Diabetes Mellitus in Africa

by 02/11/2012 11:53:00 0 comments 894 Views
Diabetes Mellitus in Africa

Diabetes Mellitus (DM) is a chronic disease that is characterized by a sustained increase of blood sugar. There are four main types of diabetes but the most important ones are the type 1diabetes (DM1) and type 2 diabetes (DM2).

If not diagnosed and / or treated properly, diabetes can lead to irreversible complications such as blindness, kidney failure, heart disease, cerebrovascular disease, amputations, erectile dysfunction and neuropathy (disease of the nerve fibers).
On the contrary to popular belief, any of these types has, as the main causes genetic factors (meaning, the information contained in our organism and that is passed to us by our parents) and environmental factors (our lifestyle), in different proportions. For type 2 diabetes, it is already established that lifestyle (obesity, physical inactivity, alcoholism, the population aging, among others) is directly related to the onset of the disease and that it accompanies, in all countries the increase of the obesity. The type 2 diabetes is responsible for about 90% of diabetes cases in Africa.

A few decades ago diabetes was considered to be a rare disease  in Africa, but now it is estimated to affect over 13 million people in this region and, in 2012, around 350 000 of these people will die from complications related to the disease. In 2030, there will be about 24 million adults with diabetes in the region. This frame becomes more frightening when, as it is known, only 15% of all cases of diabetes are diagnosed, in sub-Saharan Africa
For us to have an idea of the economic costs of this illness, let us report to the study made in 2008, of its impact on health systems:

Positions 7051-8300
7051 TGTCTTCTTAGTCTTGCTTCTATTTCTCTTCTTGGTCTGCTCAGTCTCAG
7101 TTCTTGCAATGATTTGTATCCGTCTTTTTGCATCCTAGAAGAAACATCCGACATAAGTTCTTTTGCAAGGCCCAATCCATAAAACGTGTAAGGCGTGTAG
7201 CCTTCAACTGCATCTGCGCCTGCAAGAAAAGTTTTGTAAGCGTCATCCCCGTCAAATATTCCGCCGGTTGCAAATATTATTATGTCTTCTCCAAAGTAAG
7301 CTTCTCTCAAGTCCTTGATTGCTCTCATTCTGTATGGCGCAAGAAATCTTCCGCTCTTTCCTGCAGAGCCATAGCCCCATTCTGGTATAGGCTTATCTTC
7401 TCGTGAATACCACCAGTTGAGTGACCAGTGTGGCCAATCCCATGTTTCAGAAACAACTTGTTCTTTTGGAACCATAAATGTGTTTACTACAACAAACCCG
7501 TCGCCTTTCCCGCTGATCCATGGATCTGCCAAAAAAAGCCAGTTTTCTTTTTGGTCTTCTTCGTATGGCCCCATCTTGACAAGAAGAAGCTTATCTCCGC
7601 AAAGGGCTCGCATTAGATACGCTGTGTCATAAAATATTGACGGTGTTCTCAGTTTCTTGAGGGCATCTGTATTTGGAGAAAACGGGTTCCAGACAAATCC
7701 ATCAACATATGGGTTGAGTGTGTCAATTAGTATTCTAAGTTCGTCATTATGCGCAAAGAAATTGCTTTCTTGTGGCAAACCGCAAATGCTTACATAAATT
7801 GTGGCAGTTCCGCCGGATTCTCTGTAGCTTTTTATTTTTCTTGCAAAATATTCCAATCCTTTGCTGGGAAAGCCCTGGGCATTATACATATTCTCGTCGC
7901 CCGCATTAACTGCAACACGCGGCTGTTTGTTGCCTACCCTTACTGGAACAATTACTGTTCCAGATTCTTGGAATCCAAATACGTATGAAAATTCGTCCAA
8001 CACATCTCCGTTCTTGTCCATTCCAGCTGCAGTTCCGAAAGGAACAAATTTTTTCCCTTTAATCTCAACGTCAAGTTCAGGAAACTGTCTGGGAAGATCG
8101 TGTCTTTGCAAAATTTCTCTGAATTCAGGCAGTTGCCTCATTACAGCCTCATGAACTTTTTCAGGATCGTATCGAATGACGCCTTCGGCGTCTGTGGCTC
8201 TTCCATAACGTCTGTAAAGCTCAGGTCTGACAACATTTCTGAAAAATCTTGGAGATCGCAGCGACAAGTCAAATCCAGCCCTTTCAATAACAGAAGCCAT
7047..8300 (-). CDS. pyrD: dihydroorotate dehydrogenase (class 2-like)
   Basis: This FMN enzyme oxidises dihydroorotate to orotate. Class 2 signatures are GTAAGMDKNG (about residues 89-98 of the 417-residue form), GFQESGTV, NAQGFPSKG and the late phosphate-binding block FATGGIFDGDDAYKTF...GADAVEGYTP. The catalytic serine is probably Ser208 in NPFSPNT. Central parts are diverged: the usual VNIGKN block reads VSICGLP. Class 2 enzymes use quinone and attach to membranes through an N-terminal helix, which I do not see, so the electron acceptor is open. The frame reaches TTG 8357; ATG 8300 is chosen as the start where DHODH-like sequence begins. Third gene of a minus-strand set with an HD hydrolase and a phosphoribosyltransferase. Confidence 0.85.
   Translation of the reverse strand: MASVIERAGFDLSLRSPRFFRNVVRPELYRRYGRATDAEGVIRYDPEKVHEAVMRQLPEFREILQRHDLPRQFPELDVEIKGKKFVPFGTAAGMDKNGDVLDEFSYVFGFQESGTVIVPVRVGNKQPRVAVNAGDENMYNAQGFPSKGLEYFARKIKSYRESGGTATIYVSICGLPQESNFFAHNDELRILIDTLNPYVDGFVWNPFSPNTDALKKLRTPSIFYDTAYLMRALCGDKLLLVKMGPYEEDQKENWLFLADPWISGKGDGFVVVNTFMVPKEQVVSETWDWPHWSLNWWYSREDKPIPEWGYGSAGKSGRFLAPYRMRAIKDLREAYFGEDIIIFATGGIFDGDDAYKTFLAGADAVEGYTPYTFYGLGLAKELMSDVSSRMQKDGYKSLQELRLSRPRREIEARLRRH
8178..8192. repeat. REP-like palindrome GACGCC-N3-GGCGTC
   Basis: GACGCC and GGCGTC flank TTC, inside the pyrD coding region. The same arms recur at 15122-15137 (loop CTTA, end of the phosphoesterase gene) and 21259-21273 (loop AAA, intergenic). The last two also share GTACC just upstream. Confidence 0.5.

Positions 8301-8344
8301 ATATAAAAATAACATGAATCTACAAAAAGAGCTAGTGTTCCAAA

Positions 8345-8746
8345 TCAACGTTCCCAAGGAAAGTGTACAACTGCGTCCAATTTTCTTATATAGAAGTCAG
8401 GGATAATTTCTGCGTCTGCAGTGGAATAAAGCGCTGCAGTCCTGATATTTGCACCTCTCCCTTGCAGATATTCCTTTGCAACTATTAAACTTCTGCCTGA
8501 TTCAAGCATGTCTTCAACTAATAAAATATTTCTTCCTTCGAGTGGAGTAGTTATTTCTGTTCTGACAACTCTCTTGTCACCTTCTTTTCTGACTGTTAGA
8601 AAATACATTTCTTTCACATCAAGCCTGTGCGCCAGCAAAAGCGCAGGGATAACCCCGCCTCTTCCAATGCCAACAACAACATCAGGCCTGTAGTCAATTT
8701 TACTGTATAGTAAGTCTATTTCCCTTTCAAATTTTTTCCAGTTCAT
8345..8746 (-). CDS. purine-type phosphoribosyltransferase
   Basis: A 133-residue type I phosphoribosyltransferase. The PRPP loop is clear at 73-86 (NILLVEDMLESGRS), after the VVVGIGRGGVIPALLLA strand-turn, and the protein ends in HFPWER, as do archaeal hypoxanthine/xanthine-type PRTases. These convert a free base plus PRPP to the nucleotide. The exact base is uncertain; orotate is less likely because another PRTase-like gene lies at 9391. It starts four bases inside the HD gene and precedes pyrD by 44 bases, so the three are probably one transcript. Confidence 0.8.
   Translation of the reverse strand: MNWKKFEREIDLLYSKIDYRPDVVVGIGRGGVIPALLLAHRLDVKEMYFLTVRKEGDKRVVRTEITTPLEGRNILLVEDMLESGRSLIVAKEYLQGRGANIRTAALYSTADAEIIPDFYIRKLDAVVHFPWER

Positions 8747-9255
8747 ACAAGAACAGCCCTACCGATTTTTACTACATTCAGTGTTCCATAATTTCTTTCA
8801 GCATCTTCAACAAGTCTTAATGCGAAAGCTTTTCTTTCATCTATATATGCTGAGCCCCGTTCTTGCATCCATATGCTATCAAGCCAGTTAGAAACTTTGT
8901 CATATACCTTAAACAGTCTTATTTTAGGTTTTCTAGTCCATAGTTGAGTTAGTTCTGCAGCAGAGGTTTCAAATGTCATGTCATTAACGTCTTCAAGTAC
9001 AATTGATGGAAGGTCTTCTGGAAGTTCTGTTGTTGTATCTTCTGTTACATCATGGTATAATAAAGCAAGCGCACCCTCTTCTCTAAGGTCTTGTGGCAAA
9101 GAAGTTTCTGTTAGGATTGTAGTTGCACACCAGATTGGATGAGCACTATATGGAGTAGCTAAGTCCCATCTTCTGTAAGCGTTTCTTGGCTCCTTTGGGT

• The DM in Africa mainly affects the economically active population. When the affected ones are aged between 25-29 years, the loss of total years of life due to this disease is about 16 years. This represents an U.S. dollars amount, which must be studied in our economies.

• In the U.S., about one-tenth of every dollar spent on health was attributed to diabetes

• Direct costs with diabetes in 2002 totaled in the U.S., 92 billion dollars, of which 40 billion were spent on hospitalization of diabetic patients and 18 billion were spent on the purchase of drugs for the disease treatment.

THE GOOD NEWS
Despite the burden that diabetes represents to any health system, there is hope and a light at the end of the tunnel. There are now strong scientific evidence of:

1. The onset of type 2 diabetes can be significantly delayed or even prevented with lifestyle changes.

2. Many of the diabetes complications can be prevented or delayed. Of these, the World Health Organization reports that the evidence indicates that 80% of the heart and brain diseases related to diabetes can be prevented at relatively low cost.

3. When a country invests in the diabetes diagnosis and treatment, the effect of this investment is a significant reduction of heart diseases, kidney diseases, obesity, hypertension, and decrease of smoking and life quality augmentation.

4. A 2% reduction in the chronic diseases above mentioned can lead, in 10 years, to a decrease of about 36.000.000 deaths, predicted for 2025.

5. In monetary terms that can lead to a reduction, in health expenditure of 15 billion dollars in India, a figure that can also be applied to Africa.


WHAT TO DO
African countries are facing innumerous health challenges, embodied by transmissible diseases such as HIV, tuberculosis and malaria, therefore the health authorities in sub-Saharan Africa and the international donors need reliable data on the diabetes epidemiology and impact, to plan and prioritize the disease in their health programs.
With this double burden of diseases and limited resources, diabetes must compete for political attention and financial investment. Policy makers need guidance, buoyed opinions and updated information on the trends and the impact of this disease on the public health.
According to all this, we can easily conclude that Diabetes Mellitus is currently a public health problem that Africa needs to face with agility and promptness, failing to see its growth threatened by the negative impact that this disease may have on the fragile economies of its countries.